Beijing is pushing domestic insurers to fast-track compensation to relatives of the missing passengers.
The government's pressure comes as a double whammy to Malaysia Airlines, which is already staring at a costly legal battle if the passengers' kin decide to sue for alleged shortcomings in its security procedures.
Security has come under the spotlight after officials confirmed at least two passengers used stolen passports to board the plane even though they feature in an Interpol database.
With the likelihood of heavy payouts by insurers and airlines increasing, investors were quick to dump related stocks. Kuala Lumpur-listed Malaysia Airlines plunged 10 per cent at one point in yesterday's trading, while the Hong Kong-listed China Southern Airlines, which has a code-sharing arrangement with Malaysia Airlines, fell 3.85 per cent.
Cathay Pacific slipped 0.38 per cent, China Insurance 2.28 per cent and Ping An Insurance dropped 1.68 per cent, on a day that the Hang Seng Index fell 1.75 per cent.
Major mainland insurers have contacted families of some of the 153 Chinese passengers on the missing plane after an urgent notice issued by the China Insurance Regulatory Commission on its website that stipulated all insurance companies should take urgent measures to make their staff work around the clock to check if their policyholders were among the passengers. All insurers should contact the families of the insured victims to provide assistance or compensation, the notice said.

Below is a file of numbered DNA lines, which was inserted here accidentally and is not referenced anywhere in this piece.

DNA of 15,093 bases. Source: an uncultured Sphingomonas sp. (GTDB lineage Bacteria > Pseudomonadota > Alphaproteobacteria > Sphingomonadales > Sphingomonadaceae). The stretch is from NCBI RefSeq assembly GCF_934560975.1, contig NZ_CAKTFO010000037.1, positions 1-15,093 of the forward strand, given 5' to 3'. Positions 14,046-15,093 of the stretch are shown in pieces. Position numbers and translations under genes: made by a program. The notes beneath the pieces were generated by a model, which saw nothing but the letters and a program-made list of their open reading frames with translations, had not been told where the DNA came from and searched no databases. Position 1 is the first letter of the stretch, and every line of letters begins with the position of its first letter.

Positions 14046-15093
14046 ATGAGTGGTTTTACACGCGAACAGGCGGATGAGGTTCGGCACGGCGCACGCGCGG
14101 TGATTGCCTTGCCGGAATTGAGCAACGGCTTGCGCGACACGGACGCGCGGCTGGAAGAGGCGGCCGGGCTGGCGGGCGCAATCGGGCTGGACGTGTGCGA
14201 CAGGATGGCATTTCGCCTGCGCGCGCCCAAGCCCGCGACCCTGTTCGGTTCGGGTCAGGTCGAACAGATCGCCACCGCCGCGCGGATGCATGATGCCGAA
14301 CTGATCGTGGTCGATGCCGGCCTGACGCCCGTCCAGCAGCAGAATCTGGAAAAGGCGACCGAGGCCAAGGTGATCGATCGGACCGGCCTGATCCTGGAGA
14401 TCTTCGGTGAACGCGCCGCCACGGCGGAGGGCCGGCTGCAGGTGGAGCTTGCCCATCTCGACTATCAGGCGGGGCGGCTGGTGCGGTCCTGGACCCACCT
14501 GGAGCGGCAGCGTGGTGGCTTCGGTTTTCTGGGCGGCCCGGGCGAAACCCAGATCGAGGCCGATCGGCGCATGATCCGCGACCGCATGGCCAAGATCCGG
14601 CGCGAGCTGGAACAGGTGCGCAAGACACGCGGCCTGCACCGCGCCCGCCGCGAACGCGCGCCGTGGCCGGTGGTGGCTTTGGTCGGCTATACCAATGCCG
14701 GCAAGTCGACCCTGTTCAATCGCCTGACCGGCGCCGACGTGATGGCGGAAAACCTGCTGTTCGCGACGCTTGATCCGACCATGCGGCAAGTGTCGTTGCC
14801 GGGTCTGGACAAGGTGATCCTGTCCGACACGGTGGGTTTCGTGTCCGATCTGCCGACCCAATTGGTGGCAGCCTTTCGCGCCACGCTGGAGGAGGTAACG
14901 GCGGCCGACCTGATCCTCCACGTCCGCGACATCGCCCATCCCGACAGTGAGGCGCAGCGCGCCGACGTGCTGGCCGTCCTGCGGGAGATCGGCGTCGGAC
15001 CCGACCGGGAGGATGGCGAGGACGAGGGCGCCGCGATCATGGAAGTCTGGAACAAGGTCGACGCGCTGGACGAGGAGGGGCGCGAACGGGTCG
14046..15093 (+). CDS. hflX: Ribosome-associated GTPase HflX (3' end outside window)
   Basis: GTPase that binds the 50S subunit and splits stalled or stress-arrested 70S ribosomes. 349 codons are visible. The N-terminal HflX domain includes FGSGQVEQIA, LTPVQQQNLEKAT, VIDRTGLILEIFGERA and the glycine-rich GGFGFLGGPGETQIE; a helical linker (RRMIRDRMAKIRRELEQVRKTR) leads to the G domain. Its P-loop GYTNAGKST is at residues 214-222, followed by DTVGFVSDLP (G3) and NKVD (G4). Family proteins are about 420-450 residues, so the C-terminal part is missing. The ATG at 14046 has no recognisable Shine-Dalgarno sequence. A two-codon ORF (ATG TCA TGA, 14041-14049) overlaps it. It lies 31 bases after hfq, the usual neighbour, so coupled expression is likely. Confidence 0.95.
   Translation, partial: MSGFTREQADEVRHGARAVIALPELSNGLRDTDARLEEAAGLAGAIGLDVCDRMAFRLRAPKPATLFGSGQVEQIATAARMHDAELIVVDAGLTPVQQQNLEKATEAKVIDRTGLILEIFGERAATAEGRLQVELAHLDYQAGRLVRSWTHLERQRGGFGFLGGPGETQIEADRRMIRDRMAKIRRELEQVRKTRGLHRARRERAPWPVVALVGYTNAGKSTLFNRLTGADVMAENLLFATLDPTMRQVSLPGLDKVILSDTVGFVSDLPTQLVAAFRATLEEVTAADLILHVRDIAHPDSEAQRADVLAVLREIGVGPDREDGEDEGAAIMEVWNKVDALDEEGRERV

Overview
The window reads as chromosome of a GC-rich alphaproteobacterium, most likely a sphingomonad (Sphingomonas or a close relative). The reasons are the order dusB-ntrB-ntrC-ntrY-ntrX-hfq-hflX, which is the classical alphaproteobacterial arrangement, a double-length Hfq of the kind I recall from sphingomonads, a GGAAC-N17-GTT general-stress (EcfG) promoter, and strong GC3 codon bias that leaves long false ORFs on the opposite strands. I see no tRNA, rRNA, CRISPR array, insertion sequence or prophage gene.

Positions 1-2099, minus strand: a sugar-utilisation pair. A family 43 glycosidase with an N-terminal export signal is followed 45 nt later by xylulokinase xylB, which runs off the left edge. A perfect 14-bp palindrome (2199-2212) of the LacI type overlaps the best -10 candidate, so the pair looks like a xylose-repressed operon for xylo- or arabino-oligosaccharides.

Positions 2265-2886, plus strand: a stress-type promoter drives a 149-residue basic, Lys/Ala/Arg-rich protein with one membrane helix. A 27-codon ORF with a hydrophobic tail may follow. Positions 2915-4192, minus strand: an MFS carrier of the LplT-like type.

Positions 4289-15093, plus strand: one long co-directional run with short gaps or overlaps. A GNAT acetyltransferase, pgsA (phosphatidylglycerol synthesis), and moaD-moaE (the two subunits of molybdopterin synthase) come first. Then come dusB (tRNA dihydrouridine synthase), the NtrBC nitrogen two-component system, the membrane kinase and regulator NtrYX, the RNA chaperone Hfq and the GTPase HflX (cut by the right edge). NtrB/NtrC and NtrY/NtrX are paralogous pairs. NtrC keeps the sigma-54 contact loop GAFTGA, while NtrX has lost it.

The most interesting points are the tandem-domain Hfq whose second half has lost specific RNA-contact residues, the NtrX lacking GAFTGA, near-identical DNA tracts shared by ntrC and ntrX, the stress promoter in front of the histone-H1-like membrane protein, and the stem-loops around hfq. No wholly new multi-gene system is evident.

Ping An Insurance could be the hardest hit as it confirmed it had 38 customers on the plane and was trying to confirm if there were 15 more.
PICC said 15 of its policyholders were on the plane. China Life Insurance also said it has contacted the families of its policyholders on the flight but did not give the number of them.
Bernard Chan, a member of the Hong Kong Executive Council and president of insurer Asia Financial Holdings, said once the missing plane was confirmed to have crashed, insurers would start paying compensation to the families even if no bodies are ever found.
"However, if it's confirmed to be a terrorist attack, certain travel insurance policies may not apply. But families of those who purchased life or accident policies would get compensation under all circumstances."
Chan said there could also be liability insurance payouts if airlines with liability insurance were sued. "It is always possible for airlines to face class-action lawsuits, as past experience shows," he said.
There were three American passengers, including two children, on the plane, which could trigger lawsuits from the US that other passengers could join.
A group of 83 passengers aboard an Asiana Airlines flight that crash-landed in San Francisco in July last year filed a class-action lawsuit. Three Chinese students died in the incident.